• A 75 year old person will have slept about 23 years.
  • Boeing 747's wing span is longer than the Wright brother's first flight. The Wright brother's invented the airplane.
  • There are as many chickens on earth as there are humans. 
  • One type of hummingbird weighs less than a penny.
  • There are 17 major languages and 844 dialects spoken in India.
  • India was one of the richest countries on earth until the British invasion in the early 17th century.
  • There are 300,000 active mosques in India , more than in any other country, including the Muslim world
  • Sanskrit is the mother of all the European Languages . Sanskrit is the most suitable language for computer software - a report in Forbes magzine July 1987.
  • The Statue of Liberty's index finger is eight feet long.

25 February 2018

posted 23 Feb 2018, 07:31 by C S Paul

25 February 2018
Quotes to Inspire
  • When you are inspired by some great purpose, some extraordinary project, all your thoughts break their bonds: Your mind transcends limitations, your consciousness expands in every direction, and you find yourself in a new, great, and wonderful world. Dormant forces, faculties and talents become alive, and you discover yourself to be a greater person by far than you ever dreamed yourself to be. Patanjali
  • Great minds have purposes, others have wishes. Washington Irving
  • What allows us, as human beings, to psychologically survive life on earth, with all of its pain, drama, and challenges, is a sense of purpose and meaning. - Barbara de Angelis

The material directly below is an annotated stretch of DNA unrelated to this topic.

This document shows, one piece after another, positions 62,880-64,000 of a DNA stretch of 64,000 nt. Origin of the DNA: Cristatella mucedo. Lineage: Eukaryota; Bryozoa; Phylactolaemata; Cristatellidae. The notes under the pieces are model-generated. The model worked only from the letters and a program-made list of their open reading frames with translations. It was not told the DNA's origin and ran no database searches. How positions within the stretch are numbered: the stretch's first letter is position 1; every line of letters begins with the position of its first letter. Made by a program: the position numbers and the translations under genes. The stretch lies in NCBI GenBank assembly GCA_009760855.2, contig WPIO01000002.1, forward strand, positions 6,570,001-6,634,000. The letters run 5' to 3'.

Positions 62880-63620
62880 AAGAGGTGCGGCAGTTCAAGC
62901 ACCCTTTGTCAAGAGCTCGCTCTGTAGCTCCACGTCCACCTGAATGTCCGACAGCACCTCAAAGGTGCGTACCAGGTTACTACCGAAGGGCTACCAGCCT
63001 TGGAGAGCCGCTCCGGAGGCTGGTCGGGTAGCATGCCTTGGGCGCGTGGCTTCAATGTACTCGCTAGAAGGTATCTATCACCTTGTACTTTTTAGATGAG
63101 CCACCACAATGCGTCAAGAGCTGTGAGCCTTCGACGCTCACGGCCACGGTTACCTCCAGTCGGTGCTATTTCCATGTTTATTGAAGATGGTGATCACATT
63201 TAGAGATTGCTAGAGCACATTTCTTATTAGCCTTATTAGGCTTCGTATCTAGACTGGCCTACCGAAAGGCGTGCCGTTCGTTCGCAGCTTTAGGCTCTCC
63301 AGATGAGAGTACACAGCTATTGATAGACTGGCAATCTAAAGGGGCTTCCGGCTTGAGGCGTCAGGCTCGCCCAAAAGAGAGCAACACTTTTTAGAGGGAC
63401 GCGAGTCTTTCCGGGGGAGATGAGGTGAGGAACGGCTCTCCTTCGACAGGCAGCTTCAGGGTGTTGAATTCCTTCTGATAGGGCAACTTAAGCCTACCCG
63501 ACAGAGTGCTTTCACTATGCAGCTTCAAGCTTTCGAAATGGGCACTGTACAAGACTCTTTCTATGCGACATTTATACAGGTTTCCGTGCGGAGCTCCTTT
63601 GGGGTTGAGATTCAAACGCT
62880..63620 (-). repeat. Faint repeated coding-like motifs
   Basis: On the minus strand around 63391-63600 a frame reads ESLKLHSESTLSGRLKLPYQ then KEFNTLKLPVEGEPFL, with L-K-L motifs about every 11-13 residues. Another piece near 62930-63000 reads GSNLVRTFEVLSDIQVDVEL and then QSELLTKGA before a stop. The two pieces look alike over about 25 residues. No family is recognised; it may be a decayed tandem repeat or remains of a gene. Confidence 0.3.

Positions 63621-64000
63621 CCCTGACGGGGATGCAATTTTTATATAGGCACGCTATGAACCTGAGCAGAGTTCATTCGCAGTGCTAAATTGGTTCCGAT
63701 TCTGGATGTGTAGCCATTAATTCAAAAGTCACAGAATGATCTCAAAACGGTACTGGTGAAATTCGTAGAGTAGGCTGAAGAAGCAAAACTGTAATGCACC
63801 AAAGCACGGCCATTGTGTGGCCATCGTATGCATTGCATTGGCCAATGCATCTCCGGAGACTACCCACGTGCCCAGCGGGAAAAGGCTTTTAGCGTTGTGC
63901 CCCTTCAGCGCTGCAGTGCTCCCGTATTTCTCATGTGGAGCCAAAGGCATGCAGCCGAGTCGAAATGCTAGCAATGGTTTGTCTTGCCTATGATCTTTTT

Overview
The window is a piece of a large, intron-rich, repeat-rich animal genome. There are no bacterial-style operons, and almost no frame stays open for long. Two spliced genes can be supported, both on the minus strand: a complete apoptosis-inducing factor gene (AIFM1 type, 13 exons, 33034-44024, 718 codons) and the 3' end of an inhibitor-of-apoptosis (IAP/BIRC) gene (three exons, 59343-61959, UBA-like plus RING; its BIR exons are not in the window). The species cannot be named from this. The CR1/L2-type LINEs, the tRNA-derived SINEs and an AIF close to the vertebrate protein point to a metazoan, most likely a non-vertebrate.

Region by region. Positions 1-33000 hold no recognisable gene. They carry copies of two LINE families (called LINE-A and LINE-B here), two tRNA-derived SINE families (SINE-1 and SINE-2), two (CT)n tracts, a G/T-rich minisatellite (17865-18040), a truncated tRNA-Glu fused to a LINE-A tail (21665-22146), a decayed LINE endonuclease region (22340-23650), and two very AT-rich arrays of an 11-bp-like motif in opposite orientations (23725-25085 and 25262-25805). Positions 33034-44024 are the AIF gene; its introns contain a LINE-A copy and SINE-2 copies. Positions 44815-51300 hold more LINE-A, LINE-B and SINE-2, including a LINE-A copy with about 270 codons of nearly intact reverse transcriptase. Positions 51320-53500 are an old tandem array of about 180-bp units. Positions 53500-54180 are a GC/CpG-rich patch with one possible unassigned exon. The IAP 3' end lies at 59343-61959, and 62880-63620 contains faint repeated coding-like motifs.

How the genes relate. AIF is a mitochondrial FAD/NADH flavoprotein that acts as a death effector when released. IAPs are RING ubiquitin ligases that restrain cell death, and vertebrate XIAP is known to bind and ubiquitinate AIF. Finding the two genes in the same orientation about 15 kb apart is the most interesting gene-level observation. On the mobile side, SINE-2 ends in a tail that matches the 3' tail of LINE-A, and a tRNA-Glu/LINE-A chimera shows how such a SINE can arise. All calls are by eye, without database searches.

• Purpose is the seed from which a successful existence sprouts. Rick Beneteau
  • The person without a purpose is like a ship without a rudder. Thomas Carlyle 
  • It may be that your sole purpose in life is simply to serve as a warning to others. Lily Tomlin
  • Purpose and laughter are the twins that must not separate. Each is empty without the other. Paul Martinelli
  • If I am doing nothing, I like to be doing nothing to some purpose. That is what leisure means. Alan Bennett
  • If your job is not making a difference in this world, by all means, get out there and find something else. But in many situations, you'll find a sense of making a difference through your work if you simply look for it. John Maxwell
  • We seek purpose when we are not in touch with who we really are. When an apple tree discovers who it is, the question 'what must I do?' disappears. When you discover who you are (at the deepest place of your being) you will find your purpose. Colleen-Joy Page
  • Bring me men to match my mountains: Bring me men to match my plains: Men with empires in their purpose and new eras in their brains. Thomas Paine
  • There is one quality which one must possess to win, and that is definiteness of purpose, the knowledge of what one wants, and a burning desire to possess it. - Napoleon Hill
The wise teacher and the jar

There was once a very wise teacher, whose words of wisdom students would come from far and wide to hear. One day as usual, many students began to gather in the teaching room. They came in and sat down very quietly, looking to the front with keen anticipation, ready to hear what the teacher had to say.